Next Steps for Local Governments
Carrying Out the Climate Smart Communities Pledge
Every Climate Smart Community needs to accomplish the following steps:
- Appoint a climate coordinator or establish an energy or climate task force to assess local resources and issues, galvanize community support and develop an energy or climate plan.
- Identify sources of greenhouse gases in the community.
- Set goals for emission reduction and develop a climate action plan.
- Implement your plan. Most communities begin by reducing emissions from their own facilities, vehicles or programs; some move at the same time to reduce emissions in the community at large.
- Encourage businesses, institutions and individuals to "go green" by demonstrating and explaining the savings from energy efficiency and low-carbon energy.
- Learn from our Climate Smart Communities webinar series. DEC will host a series of occasional Climate Smart Community webinars presenting useful information to promote exchange of ideas among communities and participating agencies. Webinars are accessible to anyone via an Internet connection and telephone.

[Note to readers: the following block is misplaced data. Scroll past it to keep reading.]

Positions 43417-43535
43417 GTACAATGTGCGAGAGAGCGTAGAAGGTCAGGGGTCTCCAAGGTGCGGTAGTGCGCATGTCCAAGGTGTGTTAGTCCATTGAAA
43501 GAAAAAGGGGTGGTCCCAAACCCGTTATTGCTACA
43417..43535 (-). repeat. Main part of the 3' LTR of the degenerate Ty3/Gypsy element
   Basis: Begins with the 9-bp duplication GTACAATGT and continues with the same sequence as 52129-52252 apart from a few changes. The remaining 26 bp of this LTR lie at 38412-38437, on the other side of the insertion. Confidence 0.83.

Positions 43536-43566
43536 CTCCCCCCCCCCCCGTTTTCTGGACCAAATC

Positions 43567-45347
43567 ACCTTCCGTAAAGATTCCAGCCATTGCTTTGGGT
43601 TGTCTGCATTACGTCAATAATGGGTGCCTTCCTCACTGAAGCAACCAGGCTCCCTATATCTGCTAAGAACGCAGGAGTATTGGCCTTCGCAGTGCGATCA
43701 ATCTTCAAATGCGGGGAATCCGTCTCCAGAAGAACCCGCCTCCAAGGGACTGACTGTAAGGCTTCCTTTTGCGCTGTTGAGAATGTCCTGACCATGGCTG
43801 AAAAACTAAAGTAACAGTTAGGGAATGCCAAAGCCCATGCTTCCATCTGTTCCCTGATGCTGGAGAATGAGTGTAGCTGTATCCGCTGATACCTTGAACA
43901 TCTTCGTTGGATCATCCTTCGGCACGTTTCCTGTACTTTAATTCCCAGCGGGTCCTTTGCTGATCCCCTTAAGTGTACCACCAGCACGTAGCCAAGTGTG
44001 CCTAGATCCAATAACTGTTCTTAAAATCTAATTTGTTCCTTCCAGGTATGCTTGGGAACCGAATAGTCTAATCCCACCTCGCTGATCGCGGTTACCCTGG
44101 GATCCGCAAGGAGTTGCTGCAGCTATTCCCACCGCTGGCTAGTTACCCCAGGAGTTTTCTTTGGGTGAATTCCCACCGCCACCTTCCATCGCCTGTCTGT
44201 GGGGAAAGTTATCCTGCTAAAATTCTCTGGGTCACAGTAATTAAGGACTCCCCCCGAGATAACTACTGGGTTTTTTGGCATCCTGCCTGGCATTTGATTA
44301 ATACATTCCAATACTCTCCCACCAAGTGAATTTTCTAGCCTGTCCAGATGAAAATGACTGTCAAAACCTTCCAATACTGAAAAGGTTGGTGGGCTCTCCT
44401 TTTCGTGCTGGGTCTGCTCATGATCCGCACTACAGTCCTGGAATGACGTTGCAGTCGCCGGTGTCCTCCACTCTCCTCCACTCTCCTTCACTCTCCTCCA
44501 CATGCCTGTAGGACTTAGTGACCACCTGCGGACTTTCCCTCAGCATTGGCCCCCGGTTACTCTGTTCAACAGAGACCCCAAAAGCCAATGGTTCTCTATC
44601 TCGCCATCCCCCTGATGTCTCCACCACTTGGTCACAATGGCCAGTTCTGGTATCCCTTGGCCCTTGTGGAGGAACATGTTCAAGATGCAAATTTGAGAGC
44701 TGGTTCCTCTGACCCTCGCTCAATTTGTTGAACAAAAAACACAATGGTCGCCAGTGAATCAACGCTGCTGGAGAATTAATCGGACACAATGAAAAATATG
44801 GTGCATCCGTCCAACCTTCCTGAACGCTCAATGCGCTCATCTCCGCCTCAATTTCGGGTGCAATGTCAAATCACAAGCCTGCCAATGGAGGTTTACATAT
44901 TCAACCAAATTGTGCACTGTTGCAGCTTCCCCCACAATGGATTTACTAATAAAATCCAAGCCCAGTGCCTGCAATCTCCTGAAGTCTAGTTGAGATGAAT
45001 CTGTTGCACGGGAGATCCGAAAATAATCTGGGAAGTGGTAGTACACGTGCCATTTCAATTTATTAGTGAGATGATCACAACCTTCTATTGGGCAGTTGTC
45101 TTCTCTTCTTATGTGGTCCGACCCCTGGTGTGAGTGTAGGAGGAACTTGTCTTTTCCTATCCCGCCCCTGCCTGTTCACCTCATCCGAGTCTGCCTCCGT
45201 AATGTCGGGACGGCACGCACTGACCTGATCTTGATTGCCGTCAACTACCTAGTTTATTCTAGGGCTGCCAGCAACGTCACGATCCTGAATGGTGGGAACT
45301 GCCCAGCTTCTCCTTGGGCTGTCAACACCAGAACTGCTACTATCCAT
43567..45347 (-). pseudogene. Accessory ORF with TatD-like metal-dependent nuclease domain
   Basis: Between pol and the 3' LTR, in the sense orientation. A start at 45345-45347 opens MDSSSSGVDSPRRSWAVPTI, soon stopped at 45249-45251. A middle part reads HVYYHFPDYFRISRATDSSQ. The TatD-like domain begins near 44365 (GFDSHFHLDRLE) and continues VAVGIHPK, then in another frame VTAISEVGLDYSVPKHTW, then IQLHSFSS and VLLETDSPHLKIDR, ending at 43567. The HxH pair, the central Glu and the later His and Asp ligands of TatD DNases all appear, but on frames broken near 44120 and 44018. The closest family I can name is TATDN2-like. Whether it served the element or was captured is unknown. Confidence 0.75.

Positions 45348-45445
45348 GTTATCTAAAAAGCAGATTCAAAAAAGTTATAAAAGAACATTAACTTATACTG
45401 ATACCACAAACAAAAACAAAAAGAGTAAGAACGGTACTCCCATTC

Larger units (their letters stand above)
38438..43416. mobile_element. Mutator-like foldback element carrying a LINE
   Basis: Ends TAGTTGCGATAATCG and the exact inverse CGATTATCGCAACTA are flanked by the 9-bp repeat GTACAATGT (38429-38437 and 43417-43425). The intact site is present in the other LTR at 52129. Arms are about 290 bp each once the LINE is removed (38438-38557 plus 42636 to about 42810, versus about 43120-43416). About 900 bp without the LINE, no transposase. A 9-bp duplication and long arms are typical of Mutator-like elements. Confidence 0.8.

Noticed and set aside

- Going forward... Notify the Climate Smart Communities program of your successes so the state can recognize your accomplishments and encourage others to join you. Read how some Climate Smart Communities are saving energy and cutting greenhouse gas emissions.
The Climate Smart Communities Guide to Local Action contains how-to's and case studies to help communities get started as they implement the CSC pledge.
To help initiate their climate programs or save money on implementation, many New York local governments have joined climate-related associations or advisory groups (see links on right).
Regional climate consortia are becoming increasingly active in New York: the Northern Westchester Energy Action Coalition is a 16-town group seeking cost containment for energy with a strong commitment to reducing harmful greenhouse gas emissions and pollution.
ICLEI Local Governments for Sustainability is a membership association of local governments committed to climate protection and sustainability. More than 500 local governments in the U.S., including more than 40 in New York have become members of ICLEI and adopted its five milestone planning process for the development and implementation of climate smart initiatives.
The Climate Registry (TCR) is a nonprofit partnership that has established a common system for recording, independently verifying and publicly reporting greenhouse gas emissions. Twenty-one New York public and private organizations, including three local governments, DEC and NYSERDA have enrolled as reporting members to the Climate Registry. Though membership is voluntary, reporting entities are required to verify and publicly report their emissions.